When we say problem, we aren’t saying it’ll be anything catastrophic.
In fact, a car battery is cheap and easy to replace. But, so much of what we do and depend on with our cars are reliant on a good battery. And when they do go wrong, they can be a massive inconvenience.
Despite massive advances in automotive engineering design which has hugely increased the performance and safety of vehicles on our roads today, the one consumable item upon which we are all reliant is still pretty much the same in appearance and performance as it was 20 years ago.
Before we analyse why we are likely to come a cropper at some point, it’s firstly worth us considering how the aforementioned advancement in automotive technologies has actually placed more of an onus on the common battery.
In the 1970’s, a car radio was listed as an option extra in most new car dealerships. Step forward to 2018 and most cars that leave the garage forecourt have not just a stereo, and probably colour sat-nav as standard, but also electric windows, ECU’s, electric seats and possibly even electronic driving aids like reversing cameras too. Back in the days of flares and long hair, the battery just needed to start the car, power the headlamps and operate the wipers.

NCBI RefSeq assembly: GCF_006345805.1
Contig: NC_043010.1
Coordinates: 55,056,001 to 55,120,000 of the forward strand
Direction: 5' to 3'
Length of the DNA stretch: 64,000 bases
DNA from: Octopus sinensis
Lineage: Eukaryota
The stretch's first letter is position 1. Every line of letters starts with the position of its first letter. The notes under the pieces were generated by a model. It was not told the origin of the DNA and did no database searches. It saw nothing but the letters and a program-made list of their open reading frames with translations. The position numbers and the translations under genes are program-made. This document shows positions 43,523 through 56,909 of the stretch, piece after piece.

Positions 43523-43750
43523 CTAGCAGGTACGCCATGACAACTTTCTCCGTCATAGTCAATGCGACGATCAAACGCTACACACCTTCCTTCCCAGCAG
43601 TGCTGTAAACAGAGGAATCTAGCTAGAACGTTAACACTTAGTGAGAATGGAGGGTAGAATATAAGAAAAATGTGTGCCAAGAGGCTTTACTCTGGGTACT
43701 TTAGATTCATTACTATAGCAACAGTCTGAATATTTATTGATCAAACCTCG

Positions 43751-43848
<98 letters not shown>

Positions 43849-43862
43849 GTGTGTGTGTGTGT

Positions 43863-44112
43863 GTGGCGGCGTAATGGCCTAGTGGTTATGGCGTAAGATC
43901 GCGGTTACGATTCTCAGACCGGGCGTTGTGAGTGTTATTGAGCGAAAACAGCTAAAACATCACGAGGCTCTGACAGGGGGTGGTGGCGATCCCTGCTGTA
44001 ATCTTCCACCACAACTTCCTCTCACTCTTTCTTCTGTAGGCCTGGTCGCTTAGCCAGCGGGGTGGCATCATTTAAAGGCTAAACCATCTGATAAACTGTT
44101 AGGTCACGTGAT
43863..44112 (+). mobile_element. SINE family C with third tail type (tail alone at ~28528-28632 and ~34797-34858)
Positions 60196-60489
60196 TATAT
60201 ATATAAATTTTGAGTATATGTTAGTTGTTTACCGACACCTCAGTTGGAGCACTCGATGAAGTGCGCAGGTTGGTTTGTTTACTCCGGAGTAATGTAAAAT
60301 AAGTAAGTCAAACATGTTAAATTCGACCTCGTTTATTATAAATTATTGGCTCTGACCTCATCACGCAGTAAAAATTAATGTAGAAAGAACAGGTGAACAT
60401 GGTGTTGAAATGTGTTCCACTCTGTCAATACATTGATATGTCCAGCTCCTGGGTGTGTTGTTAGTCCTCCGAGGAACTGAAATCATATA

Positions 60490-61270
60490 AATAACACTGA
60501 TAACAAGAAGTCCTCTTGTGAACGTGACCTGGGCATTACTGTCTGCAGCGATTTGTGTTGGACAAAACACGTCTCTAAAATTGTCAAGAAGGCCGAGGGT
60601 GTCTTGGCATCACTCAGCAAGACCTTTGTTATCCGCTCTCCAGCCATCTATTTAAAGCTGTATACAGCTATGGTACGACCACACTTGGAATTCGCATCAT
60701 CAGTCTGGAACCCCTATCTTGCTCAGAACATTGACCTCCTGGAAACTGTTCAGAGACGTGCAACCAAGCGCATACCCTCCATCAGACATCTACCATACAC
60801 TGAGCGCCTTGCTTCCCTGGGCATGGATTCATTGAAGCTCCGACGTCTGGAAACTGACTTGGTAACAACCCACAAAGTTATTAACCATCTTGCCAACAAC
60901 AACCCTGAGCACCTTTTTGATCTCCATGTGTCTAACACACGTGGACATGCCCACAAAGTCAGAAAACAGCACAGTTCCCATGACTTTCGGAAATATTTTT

So, whilst we have established that the common car battery has a lot more responsibility than it’s peers of a few decades back, one thing remains the same – batteries like to be used. The way batteries have been designed is to lose, and re-charge their cells. If you don’t use a battery for weeks or months on end, a possible suggestion (we suggest you check with your car manufacturer main dealer regarding this) would be to keep your car ‘on charge’. An alarm alone is enough to drain the battery of a normal family sized car after a few weeks or no use.
And if you only use your car for short journeys – to the school gate a mile or two away or even less, you could be continually draining your battery without giving it the chance to recharge. On colder days too, it takes more effort for the battery to crank the engine and of course, chances are you will also be using lights, wipers, heaters etc. more then too…hence why car batteries more stereotypically cause problems in winter months.